Magic Market Index for Dec 28th, 2018
 
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Ultimate Masters: MMI Review
  • posted a message on The State of Modern Thread (B&R 26/11/2018)
    GDS has tempo, midrange, and combo elements in it, but the primary gameplan resembles a tempo gameplan rather than a midrange one. This seems strange, since it uses discard effects, which are classically tempo negative plays, as a means to protect and enable the threats. The main reason the deck even uses discard is because Thoughtseize does double duty in enabling a faster Death’s Shadow and it’s an effective preemptive counterspell to clear out anything that would stop your threat from winning you the game. So, while the deck is “disrupting” first, like a good Midrange deck likes to do, it’s carried solely on the fact that Thoughtseize is that darn good with DS.

    Back when GDS was running a full set of Snaps, Kolaghan’s Command in the main and sometimes even Lilianas in the main, I would have classified it as a Midrange deck. But the deck has evolved into supporting the tempo gameplan more. Now, it’s running things like Mishra’s Bauble and Faithless Looting, partially just to enable more consistent Gurmag Anglers (Looting is more as a measure to smooth out mana flooding, but it also works as extra copies of Thought Scour). The reality is that in most matchups, it’s just more important to put a clock on the opponent than it is toss discard effects at your opponent until you can rely on the overall card quality of your topdecks.
    Posted in: Modern
  • posted a message on Grixis Death's Shadow
    I’m actually of the opinion that Anger of the Gods is really pretty medium against UR Phoenix. The only thing that it reliably hits is Arclight Phoenix… after it gets its hit in. It doesn’t kill TiTI, Crackling Drake, or Bedlam Reveler. It does hit Monastery Swiftspear, so there’s that.

    If multiple Phoenixes are hitting you, and your response is to clear them out an exile them on your next main phase, chances are pretty good that your life total is low enough where you need to just make the kill in the next turn.

    I like Surgical Extraction much better against that deck, since your main removal spells should be enough to clean up any other creatures they might have, and you can pop a Surgical on them when they try to off with Phoenixes in the bin. That way, they blow their cards and lose the payoff.
    Posted in: Midrange
  • posted a message on The State of Modern Thread (B&R 26/11/2018)
    I’d like to see something like a trap card with conditions that make it cheaper to cast. Something like:

    4R – Wave of Flames
    Instant - Trap
    If an opponent had 2 or more creatures enter the battlefield this turn, you may pay (R) instead of paying its mana cost.
    Wave of Flames deals 4 damage to each creature. If a creature dealt damage by Wave of Flames would die this turn, exile it instead.


    That, or something with conditional upgrades to a spell.

    1RB - Destroy a Thing
    Instant
    Destroy target creature or artifact.
    If an opponent had a permanent enter the battlefield from the graveyard this turn, you may exile target creature or artifact instead. Then, exile each card on the battlefield and graveyard with the same name.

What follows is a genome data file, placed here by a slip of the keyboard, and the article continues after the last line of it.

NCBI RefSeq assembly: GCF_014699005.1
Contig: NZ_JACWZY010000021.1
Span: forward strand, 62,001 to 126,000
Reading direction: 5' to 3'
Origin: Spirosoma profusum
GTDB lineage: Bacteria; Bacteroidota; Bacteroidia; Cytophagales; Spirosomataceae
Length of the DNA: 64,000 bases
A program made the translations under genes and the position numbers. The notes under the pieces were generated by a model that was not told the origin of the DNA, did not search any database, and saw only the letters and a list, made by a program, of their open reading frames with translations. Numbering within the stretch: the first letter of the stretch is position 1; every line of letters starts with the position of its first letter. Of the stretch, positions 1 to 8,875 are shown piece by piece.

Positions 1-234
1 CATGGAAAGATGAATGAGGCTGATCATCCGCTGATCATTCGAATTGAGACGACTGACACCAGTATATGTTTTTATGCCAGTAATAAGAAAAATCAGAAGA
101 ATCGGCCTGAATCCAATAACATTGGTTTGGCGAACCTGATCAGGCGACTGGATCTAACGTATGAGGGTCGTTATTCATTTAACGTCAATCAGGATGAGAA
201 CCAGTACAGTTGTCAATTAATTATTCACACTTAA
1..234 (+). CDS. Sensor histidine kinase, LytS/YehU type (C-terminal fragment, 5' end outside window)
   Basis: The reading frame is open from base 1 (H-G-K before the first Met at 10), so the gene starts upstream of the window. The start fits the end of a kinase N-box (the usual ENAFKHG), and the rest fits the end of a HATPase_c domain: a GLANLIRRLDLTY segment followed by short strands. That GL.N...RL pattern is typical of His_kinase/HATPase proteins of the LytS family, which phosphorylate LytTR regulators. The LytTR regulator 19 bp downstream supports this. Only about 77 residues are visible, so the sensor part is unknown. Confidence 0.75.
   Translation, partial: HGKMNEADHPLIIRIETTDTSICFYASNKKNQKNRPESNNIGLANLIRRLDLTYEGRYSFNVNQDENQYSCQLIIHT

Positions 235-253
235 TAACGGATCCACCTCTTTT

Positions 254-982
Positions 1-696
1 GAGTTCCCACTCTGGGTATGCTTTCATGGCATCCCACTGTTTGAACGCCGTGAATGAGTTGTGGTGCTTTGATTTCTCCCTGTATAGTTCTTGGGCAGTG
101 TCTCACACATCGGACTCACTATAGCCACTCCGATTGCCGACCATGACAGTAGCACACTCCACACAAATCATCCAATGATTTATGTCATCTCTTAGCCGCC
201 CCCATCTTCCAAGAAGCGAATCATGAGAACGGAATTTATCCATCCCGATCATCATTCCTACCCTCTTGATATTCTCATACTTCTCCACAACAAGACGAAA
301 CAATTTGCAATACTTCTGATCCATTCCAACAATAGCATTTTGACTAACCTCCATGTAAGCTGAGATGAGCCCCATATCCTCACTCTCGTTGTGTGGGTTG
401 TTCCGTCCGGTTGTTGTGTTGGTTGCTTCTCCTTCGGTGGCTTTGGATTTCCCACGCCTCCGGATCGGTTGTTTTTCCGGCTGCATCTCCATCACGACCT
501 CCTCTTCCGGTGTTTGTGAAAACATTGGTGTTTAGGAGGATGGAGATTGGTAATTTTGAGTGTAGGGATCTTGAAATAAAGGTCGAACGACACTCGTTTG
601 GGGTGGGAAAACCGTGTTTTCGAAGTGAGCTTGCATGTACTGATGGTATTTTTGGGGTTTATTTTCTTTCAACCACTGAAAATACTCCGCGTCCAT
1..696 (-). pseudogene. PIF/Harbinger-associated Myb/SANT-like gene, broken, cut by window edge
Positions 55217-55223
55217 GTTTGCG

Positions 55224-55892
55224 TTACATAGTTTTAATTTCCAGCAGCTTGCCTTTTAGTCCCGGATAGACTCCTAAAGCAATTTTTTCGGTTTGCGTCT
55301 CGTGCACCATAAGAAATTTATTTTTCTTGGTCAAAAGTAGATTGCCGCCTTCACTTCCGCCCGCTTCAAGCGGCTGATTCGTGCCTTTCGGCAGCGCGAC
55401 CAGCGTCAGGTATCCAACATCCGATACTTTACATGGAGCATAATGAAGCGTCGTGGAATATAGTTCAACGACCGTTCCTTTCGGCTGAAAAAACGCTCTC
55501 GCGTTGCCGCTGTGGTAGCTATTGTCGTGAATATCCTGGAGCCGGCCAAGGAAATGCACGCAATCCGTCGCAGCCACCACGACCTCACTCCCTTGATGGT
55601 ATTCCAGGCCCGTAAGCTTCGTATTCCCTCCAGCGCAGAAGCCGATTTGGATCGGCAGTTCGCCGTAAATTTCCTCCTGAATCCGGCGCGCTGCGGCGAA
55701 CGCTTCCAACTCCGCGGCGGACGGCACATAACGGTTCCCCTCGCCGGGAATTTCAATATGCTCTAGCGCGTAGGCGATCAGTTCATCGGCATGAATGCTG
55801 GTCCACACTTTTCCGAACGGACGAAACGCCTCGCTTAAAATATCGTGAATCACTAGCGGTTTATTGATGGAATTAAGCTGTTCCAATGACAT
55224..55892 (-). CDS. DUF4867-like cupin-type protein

Posted in: Modern
  • posted a message on The State of Modern Thread (B&R 26/11/2018)
    If anything, the last 12 months have shown that the format has the ability to adapt and self-correct. Certain decks archetypes have presented alarming results, followed by a reaction and rise of a new subset of decks.

    Humans, UW, KCI, Tron, Hardened Scales Affinity, Hollow One, BridgeVine, Arclight Phoenix, and Spirits are all decks that have ebbed and flowed over the last year, but nothing has really put up consistently oppressive level results. It's really made me re-evaluate my own opinions on the format. I feared the Jace unban, but the card has proven to be just kind of okay. I was on board for the idea of an Ancient Stirrings ban, only to see the colorless decks being seemingly managed.


    I do still yearn for some of the old “glory days”. That was when I could play Temur Delver and know that Affinity, Twin, Jund, and Tron were the main pillars to prepare for. But, I enjoy the format for what it is, even if it’s much different than what the format was when I started playing.
    Posted in: Modern
  • posted a message on UR Phoenix
    I would probably play Shivan Reef before Sulfur Falls in this deck. With only 18 lands, and 4 more being Spirebluff Canal, you’re going to have to mulligan more hands where your only lands are Sulfur Falls/Spirebluff Canal. Shivan Reef might eat some of your life, but it will never come into play tapped.
    Posted in: Aggro & Tempo
  • posted a message on The State of Modern Thread (B&R 26/11/2018)
    Yeah, opinions of the Pros always need to be taken with a grain of salt. While their accomplishments to warrant some amount of respect, that’s no reason to put high faith in their opinions. As idSurge already stated, plenty of Pros claimed that Jace would break the format in half and mostly he’s just been “kind of okay sometimes”.
    Posted in: Modern
  • posted a message on The State of Modern Thread (B&R 26/11/2018)
    Quote from thnkr »
    Can you provide hard evidence, in numbers, rather than conjecture, on what the effect will be if the card is unbanned?

    EDIT: I'm not saying it's not safe, I just want to see an argument that is based on more than conjecture from random people in forums and reddit :p Even conjecture from pros aren't reliable. So far, the best and honest argument that I've seen is that people want cards unbanned because they want to play with them. To state a card is okay to be unbanned, even if we agree, without lots of hard evidence or data, is just random internet conjecture.



    Although I do agree with your sentiment that people are too quick to conspiracy talk, it is rather convenient that AV, Bitterblossom, and Jace were reprinted right around the time of their unbanning. Of course, that’s not really sufficient evidence that they’re using the ban list as a tool for boosting sales on product.